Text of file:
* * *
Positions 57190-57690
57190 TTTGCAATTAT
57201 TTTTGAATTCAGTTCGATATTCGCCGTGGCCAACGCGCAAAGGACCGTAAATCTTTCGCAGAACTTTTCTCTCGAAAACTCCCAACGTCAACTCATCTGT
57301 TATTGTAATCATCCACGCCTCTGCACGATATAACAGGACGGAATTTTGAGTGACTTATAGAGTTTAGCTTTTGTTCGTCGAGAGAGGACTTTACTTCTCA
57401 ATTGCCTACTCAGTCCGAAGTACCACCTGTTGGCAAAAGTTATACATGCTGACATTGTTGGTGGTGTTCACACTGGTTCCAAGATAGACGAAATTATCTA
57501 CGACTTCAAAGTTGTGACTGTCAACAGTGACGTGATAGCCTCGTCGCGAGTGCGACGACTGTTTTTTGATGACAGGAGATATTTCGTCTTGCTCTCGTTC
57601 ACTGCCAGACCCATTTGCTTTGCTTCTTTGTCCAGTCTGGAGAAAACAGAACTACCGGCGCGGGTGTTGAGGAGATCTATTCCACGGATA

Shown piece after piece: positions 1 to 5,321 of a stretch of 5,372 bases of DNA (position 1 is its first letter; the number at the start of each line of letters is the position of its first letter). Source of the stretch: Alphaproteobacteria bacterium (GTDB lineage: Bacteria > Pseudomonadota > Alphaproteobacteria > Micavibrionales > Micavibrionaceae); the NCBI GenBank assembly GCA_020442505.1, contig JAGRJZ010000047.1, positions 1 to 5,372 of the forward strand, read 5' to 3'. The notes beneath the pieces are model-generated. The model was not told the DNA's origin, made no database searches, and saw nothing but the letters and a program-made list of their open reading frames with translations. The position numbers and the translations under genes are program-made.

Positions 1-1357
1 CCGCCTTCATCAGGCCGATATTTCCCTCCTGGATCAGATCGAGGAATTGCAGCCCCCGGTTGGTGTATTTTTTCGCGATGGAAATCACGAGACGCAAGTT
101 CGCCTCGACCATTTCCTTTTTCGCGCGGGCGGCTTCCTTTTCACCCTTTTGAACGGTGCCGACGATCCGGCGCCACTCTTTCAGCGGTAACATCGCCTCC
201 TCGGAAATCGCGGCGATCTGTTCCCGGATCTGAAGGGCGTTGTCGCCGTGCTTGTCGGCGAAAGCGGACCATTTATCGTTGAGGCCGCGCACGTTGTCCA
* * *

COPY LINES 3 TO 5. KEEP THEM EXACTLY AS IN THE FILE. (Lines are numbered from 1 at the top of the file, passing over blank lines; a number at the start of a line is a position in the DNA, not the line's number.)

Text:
57201 TTTTGAATTCAGTTCGATATTCGCCGTGGCCAACGCGCAAAGGACCGTAAATCTTTCGCAGAACTTTTCTCTCGAAAACTCCCAACGTCAACTCATCTGT
57301 TATTGTAATCATCCACGCCTCTGCACGATATAACAGGACGGAATTTTGAGTGACTTATAGAGTTTAGCTTTTGTTCGTCGAGAGAGGACTTTACTTCTCA
57401 ATTGCCTACTCAGTCCGAAGTACCACCTGTTGGCAAAAGTTATACATGCTGACATTGTTGGTGGTGTTCACACTGGTTCCAAGATAGACGAAATTATCTA